Jonathan Walker — Birmingham Post Oct 15, 2015
Police have been investigating multiple abuse allegations involving former Home Secretary Leon Brittan, Black Country MP Tom Watson has said.
The Midland MP, Labour’s deputy leader, has come under fire from critics including the Prime Minister after it emerged police concluded Lord Brittan had no case to answer over claims he raped a woman known as “Jane” but failed to tell the Tory peer before he died in January.
Speaking in the House of Commons, Mr Watson said that Lord Brittan had been accused of “multiple sexual crimes by numerous completely unrelated sources”.
Last night, he was defended by a solicitor specialising in abuse cases who suggested police were still working on a case involving Lord Brittan.
Peter Garsden, of law firm QualitySolicitors Abney Garsden, wrote on his blog: “Tom Watson refers to “multiple allegations”. The police cannot respond to the suggestion that their investigations are without foundation because they are part way through a case and tactically must keep such detail private.”
He also wrote: “Thankfully, Tom Watson has resisted the temptation to fall on his sword and has refused to apologise.”
Speaking to the Birmingham Post, he added: “Tom Watson has said there were multiple allegations against Leon Brittan and the rape allegation was just one of them.
“That was the one that got publicity. But the case against Leon Brittan didn’t only involve this rape victim, Tom Watson has said.”
The Metropolitan Police said last night it could not comment on whether it was currently investigating allegations of abuse involving Lord Brittan.
Mr Watson, the MP for West Bromwich East, is at the centre of a controversy which will not go away — with his enemies scenting blood.
The announcement by the Home Affairs Committee that he will give evidence about his involvement in the Leon Brittan investigation, at a session on Wednesday October 21, has ensured he will remain in the spotlight. Committee members include Walsall North MP David Winnick (Lab).
The MP stunned Commons colleagues in 2012 when stood up and demanded police investigated “clear intelligence suggesting a powerful paedophile network linked to Parliament”.
At the time, he had no information about claims that Leon Brittan was involved in abuse. The comments referred to a previous police inquiry, which had been shut down, into a network of men in the Paedophile Information Exchange, a pressure group which campaigned for the “rights” of paedophiles in the 1970s and 80s.
His involvement in the Leon Brittan investigation came when he met a woman known as Jane who had approached police with allegations in 2012 but told Mr Watson she was distressed at the way her case had been handled.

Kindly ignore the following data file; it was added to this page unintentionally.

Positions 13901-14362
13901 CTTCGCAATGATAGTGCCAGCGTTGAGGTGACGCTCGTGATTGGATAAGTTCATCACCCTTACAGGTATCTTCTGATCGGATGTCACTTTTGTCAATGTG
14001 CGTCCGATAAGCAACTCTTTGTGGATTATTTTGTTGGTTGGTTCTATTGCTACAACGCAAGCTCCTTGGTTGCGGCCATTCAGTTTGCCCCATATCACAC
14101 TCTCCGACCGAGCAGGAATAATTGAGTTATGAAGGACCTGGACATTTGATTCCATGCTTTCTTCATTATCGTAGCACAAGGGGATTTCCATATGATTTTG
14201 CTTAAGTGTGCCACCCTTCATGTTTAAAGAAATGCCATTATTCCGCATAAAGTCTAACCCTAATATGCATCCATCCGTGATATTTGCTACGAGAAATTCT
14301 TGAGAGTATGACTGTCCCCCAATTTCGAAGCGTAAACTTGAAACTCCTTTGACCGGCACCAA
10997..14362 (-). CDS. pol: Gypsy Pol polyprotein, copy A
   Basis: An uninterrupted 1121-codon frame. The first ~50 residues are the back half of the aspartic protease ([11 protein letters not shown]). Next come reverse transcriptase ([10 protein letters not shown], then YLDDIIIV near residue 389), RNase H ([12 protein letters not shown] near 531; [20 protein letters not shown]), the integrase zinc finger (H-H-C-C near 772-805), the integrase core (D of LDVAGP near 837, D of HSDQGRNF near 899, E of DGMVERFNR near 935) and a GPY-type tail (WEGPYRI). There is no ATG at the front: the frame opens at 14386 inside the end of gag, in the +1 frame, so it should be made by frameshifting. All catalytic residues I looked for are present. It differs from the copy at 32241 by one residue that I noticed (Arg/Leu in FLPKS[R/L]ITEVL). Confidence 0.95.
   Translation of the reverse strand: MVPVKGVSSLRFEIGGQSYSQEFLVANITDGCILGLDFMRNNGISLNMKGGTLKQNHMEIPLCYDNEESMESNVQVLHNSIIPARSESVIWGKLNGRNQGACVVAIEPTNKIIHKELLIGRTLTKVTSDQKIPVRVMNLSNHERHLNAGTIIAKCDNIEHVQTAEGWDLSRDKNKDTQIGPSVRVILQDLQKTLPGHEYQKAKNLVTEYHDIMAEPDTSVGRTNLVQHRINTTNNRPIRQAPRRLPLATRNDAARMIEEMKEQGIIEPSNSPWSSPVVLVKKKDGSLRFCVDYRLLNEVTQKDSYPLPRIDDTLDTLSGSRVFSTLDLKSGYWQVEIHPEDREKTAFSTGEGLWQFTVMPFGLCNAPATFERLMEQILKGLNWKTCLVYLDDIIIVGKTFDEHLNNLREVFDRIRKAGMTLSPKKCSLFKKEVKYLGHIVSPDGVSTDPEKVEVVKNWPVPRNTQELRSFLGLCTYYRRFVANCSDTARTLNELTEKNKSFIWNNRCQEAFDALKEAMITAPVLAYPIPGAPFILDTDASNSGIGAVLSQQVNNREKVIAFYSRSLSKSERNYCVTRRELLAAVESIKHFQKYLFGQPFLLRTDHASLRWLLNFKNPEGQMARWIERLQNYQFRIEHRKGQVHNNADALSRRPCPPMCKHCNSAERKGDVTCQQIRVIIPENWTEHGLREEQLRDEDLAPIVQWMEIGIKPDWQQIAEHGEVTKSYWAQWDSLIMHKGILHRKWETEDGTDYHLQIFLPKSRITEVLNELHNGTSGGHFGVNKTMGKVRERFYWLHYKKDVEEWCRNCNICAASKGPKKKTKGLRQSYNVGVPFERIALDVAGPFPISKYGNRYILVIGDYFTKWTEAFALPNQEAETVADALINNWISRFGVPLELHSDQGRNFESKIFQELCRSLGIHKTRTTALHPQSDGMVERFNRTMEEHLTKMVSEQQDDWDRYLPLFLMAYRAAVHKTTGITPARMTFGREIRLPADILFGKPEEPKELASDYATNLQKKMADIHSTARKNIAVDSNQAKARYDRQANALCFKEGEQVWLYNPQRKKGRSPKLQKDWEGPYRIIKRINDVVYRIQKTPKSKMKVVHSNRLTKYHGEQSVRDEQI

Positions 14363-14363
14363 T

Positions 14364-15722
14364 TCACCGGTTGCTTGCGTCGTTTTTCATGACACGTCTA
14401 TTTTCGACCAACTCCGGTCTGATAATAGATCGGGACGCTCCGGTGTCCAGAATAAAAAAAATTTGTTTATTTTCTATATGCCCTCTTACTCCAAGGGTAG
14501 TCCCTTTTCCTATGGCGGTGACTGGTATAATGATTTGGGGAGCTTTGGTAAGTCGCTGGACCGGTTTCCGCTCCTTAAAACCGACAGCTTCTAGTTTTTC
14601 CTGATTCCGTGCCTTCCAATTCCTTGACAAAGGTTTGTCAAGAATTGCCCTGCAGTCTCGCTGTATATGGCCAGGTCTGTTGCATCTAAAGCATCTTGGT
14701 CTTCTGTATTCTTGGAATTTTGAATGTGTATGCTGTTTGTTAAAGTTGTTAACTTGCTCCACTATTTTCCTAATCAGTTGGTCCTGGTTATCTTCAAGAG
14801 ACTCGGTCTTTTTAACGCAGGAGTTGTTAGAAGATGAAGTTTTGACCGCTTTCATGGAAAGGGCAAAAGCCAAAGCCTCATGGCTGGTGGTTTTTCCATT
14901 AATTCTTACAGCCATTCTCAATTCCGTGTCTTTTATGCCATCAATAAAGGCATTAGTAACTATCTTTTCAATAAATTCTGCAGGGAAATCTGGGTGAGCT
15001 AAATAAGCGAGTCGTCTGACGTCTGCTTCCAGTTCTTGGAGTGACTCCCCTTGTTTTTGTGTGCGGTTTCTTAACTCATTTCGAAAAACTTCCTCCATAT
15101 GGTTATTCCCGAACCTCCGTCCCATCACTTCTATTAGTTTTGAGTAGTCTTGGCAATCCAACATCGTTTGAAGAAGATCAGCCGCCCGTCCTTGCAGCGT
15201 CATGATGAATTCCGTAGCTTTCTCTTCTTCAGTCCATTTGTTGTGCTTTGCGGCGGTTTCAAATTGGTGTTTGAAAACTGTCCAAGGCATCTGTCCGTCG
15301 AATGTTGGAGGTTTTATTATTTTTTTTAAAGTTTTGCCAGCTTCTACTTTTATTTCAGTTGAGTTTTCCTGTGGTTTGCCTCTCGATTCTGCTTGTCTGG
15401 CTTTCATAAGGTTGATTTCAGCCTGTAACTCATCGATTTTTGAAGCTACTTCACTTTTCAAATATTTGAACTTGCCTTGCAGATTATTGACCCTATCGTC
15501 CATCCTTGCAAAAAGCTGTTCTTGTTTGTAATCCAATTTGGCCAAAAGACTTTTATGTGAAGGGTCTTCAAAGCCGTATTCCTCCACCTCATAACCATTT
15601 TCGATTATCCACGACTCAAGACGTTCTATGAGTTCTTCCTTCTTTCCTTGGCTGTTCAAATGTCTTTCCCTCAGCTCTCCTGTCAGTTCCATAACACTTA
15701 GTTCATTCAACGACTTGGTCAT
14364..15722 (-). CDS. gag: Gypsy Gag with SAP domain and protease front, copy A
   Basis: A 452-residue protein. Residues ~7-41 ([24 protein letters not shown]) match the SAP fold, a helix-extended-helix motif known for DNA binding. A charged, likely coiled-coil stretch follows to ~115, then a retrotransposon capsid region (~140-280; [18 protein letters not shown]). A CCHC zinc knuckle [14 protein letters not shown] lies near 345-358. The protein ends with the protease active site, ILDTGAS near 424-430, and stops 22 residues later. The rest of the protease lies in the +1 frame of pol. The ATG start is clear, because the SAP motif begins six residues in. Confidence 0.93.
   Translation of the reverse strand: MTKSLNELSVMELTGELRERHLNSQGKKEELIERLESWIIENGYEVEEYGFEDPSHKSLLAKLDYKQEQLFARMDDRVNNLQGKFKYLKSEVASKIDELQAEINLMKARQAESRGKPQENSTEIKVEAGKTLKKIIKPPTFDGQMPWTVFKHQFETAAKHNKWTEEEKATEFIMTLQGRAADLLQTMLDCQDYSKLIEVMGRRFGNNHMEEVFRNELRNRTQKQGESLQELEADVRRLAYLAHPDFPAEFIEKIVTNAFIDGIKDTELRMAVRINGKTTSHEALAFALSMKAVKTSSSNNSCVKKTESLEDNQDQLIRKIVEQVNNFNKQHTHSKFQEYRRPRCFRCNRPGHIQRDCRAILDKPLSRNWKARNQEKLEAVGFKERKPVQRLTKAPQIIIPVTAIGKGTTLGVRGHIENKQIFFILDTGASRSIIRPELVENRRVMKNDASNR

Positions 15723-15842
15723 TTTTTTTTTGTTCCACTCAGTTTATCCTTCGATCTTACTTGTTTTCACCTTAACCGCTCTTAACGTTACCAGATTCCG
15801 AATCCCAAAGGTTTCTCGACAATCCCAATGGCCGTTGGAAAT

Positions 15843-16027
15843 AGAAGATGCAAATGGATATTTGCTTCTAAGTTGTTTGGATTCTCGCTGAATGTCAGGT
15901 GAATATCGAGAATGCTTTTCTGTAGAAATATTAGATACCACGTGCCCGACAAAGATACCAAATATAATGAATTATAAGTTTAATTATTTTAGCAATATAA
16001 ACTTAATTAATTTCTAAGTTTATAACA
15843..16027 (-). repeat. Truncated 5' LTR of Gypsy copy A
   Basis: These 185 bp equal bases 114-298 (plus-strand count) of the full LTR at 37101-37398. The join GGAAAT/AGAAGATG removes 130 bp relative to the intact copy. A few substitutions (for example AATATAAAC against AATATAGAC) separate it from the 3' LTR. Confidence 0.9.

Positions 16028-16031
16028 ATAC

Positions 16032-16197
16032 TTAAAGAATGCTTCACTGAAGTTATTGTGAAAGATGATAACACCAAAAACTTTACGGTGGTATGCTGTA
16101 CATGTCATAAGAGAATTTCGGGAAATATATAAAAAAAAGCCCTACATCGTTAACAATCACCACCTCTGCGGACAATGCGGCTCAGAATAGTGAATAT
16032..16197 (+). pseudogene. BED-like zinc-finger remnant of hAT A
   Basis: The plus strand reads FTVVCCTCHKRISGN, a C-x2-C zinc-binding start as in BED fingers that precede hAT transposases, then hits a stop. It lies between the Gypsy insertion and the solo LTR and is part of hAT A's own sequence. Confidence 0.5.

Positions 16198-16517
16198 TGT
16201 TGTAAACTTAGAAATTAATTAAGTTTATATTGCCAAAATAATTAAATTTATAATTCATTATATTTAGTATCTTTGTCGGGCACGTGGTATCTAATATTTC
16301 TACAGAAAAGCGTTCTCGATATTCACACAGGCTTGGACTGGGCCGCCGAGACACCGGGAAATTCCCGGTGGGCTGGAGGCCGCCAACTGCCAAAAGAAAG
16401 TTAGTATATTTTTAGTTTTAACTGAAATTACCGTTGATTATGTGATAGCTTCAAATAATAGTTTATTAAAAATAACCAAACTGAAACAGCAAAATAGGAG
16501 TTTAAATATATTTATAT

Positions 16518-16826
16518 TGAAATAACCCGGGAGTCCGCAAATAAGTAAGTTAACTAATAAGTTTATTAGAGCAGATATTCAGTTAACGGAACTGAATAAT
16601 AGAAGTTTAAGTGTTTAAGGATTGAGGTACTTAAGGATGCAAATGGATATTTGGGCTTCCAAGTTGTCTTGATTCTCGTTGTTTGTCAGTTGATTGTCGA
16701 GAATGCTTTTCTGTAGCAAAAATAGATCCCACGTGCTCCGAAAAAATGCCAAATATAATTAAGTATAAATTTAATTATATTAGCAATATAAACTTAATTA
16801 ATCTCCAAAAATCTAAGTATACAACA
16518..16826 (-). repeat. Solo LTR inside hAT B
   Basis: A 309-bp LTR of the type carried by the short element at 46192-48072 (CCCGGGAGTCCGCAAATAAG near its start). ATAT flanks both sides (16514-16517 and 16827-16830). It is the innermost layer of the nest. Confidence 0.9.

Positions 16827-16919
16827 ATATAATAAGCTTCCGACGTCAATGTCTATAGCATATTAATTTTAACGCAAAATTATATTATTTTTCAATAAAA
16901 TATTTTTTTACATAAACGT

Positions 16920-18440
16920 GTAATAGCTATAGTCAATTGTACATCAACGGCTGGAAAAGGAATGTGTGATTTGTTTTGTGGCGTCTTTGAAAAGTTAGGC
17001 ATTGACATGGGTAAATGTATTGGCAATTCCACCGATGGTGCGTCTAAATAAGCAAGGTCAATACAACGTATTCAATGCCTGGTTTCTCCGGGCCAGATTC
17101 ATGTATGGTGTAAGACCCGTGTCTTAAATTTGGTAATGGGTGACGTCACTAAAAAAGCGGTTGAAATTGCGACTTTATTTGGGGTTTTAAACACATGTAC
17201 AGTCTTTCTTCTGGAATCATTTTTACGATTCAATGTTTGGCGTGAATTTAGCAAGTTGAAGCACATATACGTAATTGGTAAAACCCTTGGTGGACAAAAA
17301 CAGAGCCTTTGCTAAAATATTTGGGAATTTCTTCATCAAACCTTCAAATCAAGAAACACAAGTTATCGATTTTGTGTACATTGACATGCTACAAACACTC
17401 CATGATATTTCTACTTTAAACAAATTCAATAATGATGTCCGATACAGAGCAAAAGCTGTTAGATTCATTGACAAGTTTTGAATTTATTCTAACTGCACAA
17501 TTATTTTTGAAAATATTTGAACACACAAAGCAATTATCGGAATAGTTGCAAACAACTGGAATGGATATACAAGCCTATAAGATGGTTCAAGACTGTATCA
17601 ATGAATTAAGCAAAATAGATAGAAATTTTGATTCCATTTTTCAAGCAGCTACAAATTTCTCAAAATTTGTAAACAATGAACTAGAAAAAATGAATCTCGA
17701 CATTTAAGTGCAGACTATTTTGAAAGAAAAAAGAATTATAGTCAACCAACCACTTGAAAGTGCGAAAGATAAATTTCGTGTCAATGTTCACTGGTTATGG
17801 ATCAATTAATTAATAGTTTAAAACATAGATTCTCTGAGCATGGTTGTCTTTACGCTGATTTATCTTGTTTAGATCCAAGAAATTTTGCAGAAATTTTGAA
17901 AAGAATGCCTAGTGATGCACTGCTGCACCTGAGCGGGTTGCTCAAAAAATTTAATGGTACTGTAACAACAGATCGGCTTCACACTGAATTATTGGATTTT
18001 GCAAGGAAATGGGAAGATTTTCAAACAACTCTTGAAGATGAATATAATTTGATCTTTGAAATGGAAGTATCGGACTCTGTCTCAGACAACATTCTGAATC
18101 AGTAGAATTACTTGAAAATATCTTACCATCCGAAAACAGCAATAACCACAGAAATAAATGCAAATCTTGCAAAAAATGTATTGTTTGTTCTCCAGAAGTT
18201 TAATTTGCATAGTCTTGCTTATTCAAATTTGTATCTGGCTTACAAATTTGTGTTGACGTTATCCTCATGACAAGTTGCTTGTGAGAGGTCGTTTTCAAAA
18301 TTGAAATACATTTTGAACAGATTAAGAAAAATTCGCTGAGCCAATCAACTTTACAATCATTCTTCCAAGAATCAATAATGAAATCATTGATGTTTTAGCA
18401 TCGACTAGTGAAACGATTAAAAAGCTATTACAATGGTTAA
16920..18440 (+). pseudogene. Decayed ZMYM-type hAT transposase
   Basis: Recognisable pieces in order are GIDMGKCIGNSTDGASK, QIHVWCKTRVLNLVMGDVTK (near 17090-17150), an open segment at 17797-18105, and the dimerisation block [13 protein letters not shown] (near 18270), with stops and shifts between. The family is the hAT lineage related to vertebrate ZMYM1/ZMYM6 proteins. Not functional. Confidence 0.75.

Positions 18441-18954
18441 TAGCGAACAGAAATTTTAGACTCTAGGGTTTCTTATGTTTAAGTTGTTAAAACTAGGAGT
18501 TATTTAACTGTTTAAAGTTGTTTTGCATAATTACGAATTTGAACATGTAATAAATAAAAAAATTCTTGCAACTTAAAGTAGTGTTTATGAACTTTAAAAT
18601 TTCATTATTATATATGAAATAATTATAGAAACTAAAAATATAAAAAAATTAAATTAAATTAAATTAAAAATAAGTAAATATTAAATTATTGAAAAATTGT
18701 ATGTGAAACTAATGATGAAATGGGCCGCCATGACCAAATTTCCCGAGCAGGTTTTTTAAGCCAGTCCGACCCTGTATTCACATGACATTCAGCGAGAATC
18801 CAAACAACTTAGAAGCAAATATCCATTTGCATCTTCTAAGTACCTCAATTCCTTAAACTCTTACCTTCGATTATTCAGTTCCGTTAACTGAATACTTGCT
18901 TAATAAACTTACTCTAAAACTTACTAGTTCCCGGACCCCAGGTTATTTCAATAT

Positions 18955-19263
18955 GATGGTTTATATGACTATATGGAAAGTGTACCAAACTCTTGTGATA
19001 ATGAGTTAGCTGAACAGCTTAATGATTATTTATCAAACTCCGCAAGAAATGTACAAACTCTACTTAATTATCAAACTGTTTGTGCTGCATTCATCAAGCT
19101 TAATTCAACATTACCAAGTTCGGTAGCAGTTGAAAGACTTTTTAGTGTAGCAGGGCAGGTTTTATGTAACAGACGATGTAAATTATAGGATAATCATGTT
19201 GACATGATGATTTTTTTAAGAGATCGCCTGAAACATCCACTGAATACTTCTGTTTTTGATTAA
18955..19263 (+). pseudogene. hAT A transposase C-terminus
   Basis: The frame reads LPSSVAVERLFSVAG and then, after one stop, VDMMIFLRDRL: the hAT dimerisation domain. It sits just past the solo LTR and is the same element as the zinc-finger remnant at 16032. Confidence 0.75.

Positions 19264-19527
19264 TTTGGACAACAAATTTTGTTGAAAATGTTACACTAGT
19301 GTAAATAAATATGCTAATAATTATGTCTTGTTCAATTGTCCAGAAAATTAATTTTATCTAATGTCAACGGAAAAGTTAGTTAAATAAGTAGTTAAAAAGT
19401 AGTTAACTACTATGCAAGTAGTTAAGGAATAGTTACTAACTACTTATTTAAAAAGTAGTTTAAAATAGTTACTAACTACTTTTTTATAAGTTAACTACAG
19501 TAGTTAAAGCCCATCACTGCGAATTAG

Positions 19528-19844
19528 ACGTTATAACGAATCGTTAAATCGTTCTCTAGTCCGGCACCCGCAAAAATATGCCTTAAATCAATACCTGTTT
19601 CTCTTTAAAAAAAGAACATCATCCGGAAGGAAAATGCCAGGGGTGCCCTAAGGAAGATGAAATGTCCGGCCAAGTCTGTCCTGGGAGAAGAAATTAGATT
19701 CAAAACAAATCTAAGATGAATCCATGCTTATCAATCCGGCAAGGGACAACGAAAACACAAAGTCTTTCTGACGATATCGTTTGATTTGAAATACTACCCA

He wrote in June 2013 to Alison Saunders, the director of public prosecutions, calling for the investigation to “be completed”.
It’s now emerged that police interviewed Lord Brittan before receiving the letter, suggesting it had no impact on their decision to pursue the investigation.
But there is anger at the way the police dealt with the inquiry, after it emerged police concluded Lord Brittan should face no further action over the allegation – but failed to inform him before he died of cancer in January this year.
Mr Watson found himself criticised by the Prime Minister, who told a radio interviewer: “It’s clear he has got a lot of questions to answer” and called on the MP to “examine his conscience about whether he’s said enough so far”.
He responded later the same day, telling the House of Commons: “I understand that right hon. and hon. members feel aggrieved that Leon Brittan was interviewed by the police and that they are angry with my use of language, but I am sure that they would also agree that, when anyone is accused of multiple sexual crimes by numerous completely unrelated sources, the police have a duty to investigate, no matter who it is.”
He also said: “Many victims in this country have been too terrified to speak out for too long. It is not all over just because a few famous people have gone to prison and it has not all got out of hand just because people in high places are scared.
“The survivors of child abuse have been belittled and ridiculed for too long. That is the real scandal here.
“Earlier, the Prime Minister said that I should examine my conscience. I think we all need to examine our consciences in this House.
“We have presided over a state of affairs in which children have been abused and then ignored, dismissed and then disdained. If anyone deserves an apology, it is them.”
The statement was greeted with jeers from Conservative MPs. And MP Nigel Evans told the BBC: “He is a crusader on behalf of those who have not had their cases properly investigated.
“But he has not had the proportionality, or indeed the decency, to recognise, in Leon Brittan’s case, it went beyond what he should have done.”
The knives are out for Mr Watson. But attacks on him may also reflect anger at what are seen to be failings in the way the police have dealt with cases of powerful people accused of sexual abuse.